Day 1 – London Olympics Word of the Day
The Olympics are finally here in London, so why don’t we celebrate it with some new English words that people are using in relation to the Olympics and you might not be familiar with in the new, mini, SGI series: Olympics Word/Phrase of the Day. Any other difficult words (highlighted in bold) will be explained in the vocabulary glossary at the end of the blog as well.
Day 1: Word of the day is….
When you add “-mania” to the end of another word, like Olympics, then it adds a feeling of “extreme enthusiasm” to the original word.
So this means that the people of London are crazy (in a good way) for the Olympics that are about to start tonight! Yes, tonight!
The first popular use of -mania as a suffix (a bit that goes on the end of a word) was probably when The Beatles were incredibly popular in the 60s and when they arrived in the USA, the screaming and devotion of their fans was described as “Beatlemania”. Since then, -mania has been added to thousands of words… probably without good reason – cakemania, bikemania, carmania – it sounds good, but it’s not really at the same level of Beatlemania, is it?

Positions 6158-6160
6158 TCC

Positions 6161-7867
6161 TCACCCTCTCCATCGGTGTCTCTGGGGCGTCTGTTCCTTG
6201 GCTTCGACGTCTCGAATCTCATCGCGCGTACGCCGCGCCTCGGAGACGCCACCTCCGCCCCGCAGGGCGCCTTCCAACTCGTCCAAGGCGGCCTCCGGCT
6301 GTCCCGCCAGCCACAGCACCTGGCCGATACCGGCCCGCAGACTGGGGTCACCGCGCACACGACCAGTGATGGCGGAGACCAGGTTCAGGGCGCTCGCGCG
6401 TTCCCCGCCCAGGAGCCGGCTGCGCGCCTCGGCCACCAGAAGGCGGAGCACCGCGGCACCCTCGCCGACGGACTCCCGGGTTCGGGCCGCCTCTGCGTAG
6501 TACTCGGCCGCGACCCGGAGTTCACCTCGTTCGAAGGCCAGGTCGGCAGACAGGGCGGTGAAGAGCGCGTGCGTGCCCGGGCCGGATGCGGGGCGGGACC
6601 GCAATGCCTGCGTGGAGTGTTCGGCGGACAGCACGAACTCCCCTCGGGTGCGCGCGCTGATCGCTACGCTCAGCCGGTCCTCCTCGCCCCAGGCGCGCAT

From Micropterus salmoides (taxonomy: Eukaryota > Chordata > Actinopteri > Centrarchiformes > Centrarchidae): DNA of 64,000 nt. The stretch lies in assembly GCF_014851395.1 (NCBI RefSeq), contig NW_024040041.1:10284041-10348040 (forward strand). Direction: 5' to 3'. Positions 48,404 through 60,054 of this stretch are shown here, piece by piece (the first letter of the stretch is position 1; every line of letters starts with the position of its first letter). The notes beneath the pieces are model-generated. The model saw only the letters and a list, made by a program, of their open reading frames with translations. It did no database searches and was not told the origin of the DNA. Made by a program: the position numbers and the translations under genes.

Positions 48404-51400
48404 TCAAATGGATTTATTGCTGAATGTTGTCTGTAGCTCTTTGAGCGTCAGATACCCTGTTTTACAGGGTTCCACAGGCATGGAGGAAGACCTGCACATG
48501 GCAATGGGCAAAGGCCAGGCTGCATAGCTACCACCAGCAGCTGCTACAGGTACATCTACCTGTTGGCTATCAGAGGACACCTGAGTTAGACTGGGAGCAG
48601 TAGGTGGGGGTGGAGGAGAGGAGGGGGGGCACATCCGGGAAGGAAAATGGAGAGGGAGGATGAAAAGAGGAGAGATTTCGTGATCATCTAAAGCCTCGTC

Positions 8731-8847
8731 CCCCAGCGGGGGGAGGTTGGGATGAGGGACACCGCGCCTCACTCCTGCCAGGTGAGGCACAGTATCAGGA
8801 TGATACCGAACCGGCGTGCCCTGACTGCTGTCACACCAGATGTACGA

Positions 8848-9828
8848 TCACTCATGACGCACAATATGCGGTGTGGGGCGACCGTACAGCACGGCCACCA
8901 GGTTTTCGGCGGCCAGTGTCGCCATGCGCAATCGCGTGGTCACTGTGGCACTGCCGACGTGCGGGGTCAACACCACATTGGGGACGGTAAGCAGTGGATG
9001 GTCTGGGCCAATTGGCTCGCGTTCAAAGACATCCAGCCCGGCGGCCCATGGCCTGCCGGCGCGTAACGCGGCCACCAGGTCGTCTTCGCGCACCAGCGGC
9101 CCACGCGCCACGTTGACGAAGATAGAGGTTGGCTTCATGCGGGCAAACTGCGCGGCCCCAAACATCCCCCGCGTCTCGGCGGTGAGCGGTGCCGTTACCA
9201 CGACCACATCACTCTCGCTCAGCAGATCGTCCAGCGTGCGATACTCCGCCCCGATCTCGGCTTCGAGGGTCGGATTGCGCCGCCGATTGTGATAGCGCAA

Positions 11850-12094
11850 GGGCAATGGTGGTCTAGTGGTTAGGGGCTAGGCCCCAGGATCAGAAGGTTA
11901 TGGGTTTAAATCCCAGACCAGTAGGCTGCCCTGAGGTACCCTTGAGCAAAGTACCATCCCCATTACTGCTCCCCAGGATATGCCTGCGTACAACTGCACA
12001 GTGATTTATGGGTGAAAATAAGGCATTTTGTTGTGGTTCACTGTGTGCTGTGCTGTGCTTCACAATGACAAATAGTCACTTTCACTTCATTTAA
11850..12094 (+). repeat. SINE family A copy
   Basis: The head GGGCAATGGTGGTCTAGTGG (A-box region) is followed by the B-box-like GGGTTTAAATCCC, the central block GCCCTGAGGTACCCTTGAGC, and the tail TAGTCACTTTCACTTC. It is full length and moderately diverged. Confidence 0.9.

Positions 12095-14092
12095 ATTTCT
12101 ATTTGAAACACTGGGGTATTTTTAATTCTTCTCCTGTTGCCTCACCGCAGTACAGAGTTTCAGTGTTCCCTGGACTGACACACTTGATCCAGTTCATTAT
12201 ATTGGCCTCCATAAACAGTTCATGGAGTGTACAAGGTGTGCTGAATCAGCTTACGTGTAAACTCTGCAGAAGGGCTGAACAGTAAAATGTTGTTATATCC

However, with over 60,000 people in Hyde Park all going mental for the lighting of the Olympic Torch (see video below), London’s mayor, Boris Johnson possibly gauged the mood correctly when he said there was “Olympomania” in the air.
Boris Johnson always says what he feels (as much as is possible for a politician), so you might think that some of his sentiments were a bit politically incorrect, especially if you’re French, German, Australian, Spanish or Greek. But the Olympic Games is about competition, isn’t it? So right now, maybe a bit of tub-thumping in a patriotic manner is allowed. Maybe.
- a loud, high-pitched cry showing excitement, fear, emotion or pain
- to go mental
- to be very excited. Synonym of ‘to go crazy’
- to gauge a/the mood
- to judge an atmosphere correctly
- opinion or feeling
- saying your opinion in a loud and dramatic way
- showing strong support for your own country
- the way in which something is done or happens